length of the copper line, its wire gauge, presence of bridged taps, and cross-coupled
interference. Line attenuation increases with line length and frequency, and decreases
as wire diameter increases. Ignoring bridged taps, ADSL will perform as follows:

          Data Rate            Wire GaugeDistance       Wire Size

          1.5 or 2 Mbps        24 AWG       18,000 ft   0.5 mm       5.5 km

          1.5 or 2 Mbps        26 AWG       15,000 ft   0.4 mm       4.6 km

          6.1 Mbps             24 AWG       12,000 ft   0.5 mm       3.7 km

      Asymmetric Digital Subscriber Lines             

              While the measure varies from provider to provider, these capabilities
can cover up to 95% of a loop plant depending on the desired data rate. Customers
beyond these distances can be reached with fiber-based digital loop carrier systems.
As these DLC systems become commercially available, telephone companies will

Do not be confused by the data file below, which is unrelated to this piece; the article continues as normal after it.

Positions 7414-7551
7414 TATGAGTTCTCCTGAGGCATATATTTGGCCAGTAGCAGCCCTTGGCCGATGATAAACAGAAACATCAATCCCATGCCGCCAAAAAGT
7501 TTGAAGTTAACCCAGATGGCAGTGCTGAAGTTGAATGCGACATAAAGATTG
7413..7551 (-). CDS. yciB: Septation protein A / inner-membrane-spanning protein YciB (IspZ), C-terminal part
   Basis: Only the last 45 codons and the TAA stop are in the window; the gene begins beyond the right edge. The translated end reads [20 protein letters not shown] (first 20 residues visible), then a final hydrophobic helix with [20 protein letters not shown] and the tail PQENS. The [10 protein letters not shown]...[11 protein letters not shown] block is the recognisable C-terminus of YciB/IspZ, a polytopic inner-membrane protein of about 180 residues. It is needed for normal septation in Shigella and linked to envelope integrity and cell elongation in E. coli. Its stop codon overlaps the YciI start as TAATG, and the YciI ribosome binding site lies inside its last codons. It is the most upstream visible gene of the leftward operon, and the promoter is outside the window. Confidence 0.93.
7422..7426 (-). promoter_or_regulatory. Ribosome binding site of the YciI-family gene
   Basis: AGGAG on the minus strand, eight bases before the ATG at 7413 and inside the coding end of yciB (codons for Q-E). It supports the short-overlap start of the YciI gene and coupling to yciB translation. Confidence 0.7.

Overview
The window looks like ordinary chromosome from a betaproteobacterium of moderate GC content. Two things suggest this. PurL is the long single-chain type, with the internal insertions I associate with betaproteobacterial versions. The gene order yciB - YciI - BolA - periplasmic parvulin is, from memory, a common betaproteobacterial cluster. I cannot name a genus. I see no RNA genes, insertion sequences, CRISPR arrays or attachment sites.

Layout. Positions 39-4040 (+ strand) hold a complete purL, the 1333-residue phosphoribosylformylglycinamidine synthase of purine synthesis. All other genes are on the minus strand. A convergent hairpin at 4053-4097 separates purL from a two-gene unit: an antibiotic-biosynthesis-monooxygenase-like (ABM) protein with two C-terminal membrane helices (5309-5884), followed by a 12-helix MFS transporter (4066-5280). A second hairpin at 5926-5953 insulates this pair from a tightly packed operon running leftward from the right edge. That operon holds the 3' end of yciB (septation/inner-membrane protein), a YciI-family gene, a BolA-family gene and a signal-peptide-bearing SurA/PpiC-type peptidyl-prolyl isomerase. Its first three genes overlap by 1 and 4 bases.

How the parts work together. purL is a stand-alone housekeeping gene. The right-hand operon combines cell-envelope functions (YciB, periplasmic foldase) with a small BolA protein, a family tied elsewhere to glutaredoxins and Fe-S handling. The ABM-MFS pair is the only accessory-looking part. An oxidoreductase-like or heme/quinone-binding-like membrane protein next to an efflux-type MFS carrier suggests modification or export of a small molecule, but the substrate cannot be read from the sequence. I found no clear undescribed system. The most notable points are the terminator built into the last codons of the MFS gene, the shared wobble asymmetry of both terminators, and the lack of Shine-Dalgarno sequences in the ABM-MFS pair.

offer virtually ubiquitous access in a relatively short time.

              Many applications enabled by ADSL involve digital compressed video.
As a real time signal, digital video cannot use link or network level error con
procedures commonly found in data communications systems. ADSL modems
therefore incorporate forward error correction that dramatically reduces errors caused
by impulse noise. Error correction on a symbol-by-symbol basis also reduces errors
caused by continuous noise coupled into a line.


              ADSL depends upon advanced digital signal processing and creative
algorithms to squeeze so much information through twisted-pair telephone lines. In
addition, many advances have been required in transformers, analog filters, and A/D
converters. Long telephone lines may attenuate signals at one megahertz (the outer